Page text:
How Ionis Pharma is Beating the Pants Off of Competitors Like Alnylam, Arrowhead Pharma and Moderna

How Ionis Pharma is Beating the Pants Off of Competitors Like Alnylam, Arrowhead Pharma and Moderna September 20, 2016
By Mark Terry, Breaking News Staff

One of the hot trends in biotech research these days is RNA-based therapies. The biggest competitors in the field are currently Ionis Pharmaceuticals , Alnylam Pharmaceuticals , Arrowhead Pharmaceuticals and Moderna Therapeutics. Cory Renauer, writing for The Motley Fool, takes a look at why Ionis is at the head of the pack.

First up is sheer number of pipeline candidates. Ionis has 27 candidates in clinical-stage trials, as well as three drugs in Phase III studies for rare diseases. The drug furthest along is nusinersen to treat spinal muscular atrophy (SMA), a leading genetic cause of infant mortality.

That’s impressive, but not blindingly so. Moderna, a private company, with a real emphasis on “private,” has about 100 pipeline projects, but it’s recently shifted its focus toward vaccines, probably because vaccines are the quickest route to human trials. It’s raised $450 million venture capital, but so far only has two drugs in early-stage clinical trials.

Renauer writes, “Alnylam Pharmaceuticals and Ionis were in a tight race to develop treatments for nerve and heart damage associated with hereditary transthyretin amyloidosis. That was until Ionis’ partner, GlaxoSmithKline , decided to wait for safety data from an ongoing Phase III trial with IONIS-TTRrx for treatment of nerve damage before starting a trial with the same candidate for treatment of heart damage following some safety concerns.”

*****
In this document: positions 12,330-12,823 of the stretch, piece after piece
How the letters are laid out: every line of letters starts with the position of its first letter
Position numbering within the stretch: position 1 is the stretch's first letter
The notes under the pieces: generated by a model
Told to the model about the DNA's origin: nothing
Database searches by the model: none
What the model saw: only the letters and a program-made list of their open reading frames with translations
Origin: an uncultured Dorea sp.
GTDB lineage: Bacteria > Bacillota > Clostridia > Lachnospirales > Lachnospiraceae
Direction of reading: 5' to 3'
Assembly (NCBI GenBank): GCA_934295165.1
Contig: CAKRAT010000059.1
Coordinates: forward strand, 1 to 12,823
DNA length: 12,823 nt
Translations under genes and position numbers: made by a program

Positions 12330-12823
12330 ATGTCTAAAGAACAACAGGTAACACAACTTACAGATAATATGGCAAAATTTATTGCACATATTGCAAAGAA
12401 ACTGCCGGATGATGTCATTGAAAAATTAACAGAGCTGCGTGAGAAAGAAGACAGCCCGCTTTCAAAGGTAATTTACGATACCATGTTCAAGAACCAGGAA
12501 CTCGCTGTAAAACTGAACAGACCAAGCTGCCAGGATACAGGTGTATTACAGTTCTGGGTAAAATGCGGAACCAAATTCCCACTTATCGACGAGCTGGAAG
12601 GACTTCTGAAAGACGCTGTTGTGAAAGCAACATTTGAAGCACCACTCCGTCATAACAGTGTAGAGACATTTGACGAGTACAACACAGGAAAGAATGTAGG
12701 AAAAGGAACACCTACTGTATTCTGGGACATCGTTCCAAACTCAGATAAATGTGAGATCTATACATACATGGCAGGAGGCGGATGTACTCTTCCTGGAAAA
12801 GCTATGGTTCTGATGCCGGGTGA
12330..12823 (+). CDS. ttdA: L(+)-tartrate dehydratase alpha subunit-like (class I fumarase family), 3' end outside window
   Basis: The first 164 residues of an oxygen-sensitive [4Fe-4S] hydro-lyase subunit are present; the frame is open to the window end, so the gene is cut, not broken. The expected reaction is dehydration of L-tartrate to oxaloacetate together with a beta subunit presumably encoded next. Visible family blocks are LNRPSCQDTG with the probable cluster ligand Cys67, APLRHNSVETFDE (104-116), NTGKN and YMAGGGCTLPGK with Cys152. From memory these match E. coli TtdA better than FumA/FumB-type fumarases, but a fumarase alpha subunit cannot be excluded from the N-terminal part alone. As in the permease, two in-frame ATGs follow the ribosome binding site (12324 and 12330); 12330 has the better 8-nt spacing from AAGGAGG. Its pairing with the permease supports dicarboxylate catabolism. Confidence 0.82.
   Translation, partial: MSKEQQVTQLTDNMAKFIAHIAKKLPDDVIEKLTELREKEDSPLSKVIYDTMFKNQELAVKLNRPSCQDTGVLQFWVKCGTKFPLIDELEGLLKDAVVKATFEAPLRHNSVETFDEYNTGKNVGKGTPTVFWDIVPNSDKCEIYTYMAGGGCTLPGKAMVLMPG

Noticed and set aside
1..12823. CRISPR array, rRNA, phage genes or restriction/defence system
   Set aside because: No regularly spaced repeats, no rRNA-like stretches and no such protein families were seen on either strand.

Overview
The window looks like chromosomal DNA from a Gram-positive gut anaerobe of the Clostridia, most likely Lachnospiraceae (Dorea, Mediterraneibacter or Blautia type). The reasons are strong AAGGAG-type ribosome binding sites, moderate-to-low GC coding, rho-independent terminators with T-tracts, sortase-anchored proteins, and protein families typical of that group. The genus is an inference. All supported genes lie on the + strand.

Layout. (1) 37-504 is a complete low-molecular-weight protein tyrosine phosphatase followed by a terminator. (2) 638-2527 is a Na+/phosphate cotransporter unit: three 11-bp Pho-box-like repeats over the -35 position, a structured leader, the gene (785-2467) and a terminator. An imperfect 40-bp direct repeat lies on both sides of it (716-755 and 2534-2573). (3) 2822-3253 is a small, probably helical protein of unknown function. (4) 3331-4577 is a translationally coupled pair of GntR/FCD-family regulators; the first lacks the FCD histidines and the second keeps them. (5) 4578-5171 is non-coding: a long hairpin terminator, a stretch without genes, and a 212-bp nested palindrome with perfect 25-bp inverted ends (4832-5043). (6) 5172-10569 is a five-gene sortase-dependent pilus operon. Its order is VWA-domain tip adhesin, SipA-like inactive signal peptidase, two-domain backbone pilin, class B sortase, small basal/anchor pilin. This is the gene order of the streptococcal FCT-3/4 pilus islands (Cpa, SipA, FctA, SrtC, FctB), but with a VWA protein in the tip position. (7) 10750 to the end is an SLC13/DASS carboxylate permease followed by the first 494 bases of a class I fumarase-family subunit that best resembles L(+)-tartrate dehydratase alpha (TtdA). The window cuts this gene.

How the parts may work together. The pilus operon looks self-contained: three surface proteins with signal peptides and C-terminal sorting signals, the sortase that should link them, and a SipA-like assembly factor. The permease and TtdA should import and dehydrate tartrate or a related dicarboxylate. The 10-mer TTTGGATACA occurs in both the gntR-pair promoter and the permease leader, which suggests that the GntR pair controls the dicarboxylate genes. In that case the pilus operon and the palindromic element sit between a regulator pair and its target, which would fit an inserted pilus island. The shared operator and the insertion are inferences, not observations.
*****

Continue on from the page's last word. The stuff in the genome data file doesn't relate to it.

Alnylan also only has two drugs in Phase III trials, patisiran and revusiran, for transthyretin amyloidosis. Otherwise it has a few early-stage drugs in its pipeline.

And Arrowhead is well behind Ionis and Alnylam. It has only three candidates in mid-stage clinical trials. Furthest along is ARC-520 to treat hepatitis B virus.

Last month, Ionis provided early data from its Phase III trial for SMA, which showed promise. SMA has no current approved treatments. And Ionis has Kynamro to treat an ultra-rare inherited version of high cholesterol. Ionis had acquired Kynamro from Genzyme before Genzyme was acquired by Sanofi . After the drug was approved, Ionis reacquired the rights to the drug.

A lot of Ionis’ revenue is linked to partnerships with larger companies, which brings in a lot of milestone payments to date. One example is when Biogen exercised its option on nusinersen, which triggered a $75 million milestone payment to Ionis. If that drug should be approved, Ionis’s share of the pie could hit $1.7 billion annually.

Renauer does note that Ionis doesn’t lead in market capitalization. “At recent prices, Ionis’ market cap is around $3.8 billion, which is far below Alnylam’s $6.7 billion. One reason for this is Anylam’s willingness to shoulder more development costs for its candidates in return for commercialization rights in North America and Canada. This increases Alnylam’s risk, but could potentially lead to much more revenue if its candidates succeed.”

Of course, a success or failure in any of these companies’ pipeline could change the metrics Renauer is using. And Moderna, despite some turmoil in its corporate culture, is bringing in a lot of venture capital and funding from government agencies to develop a Zika virus. Only time will tell.

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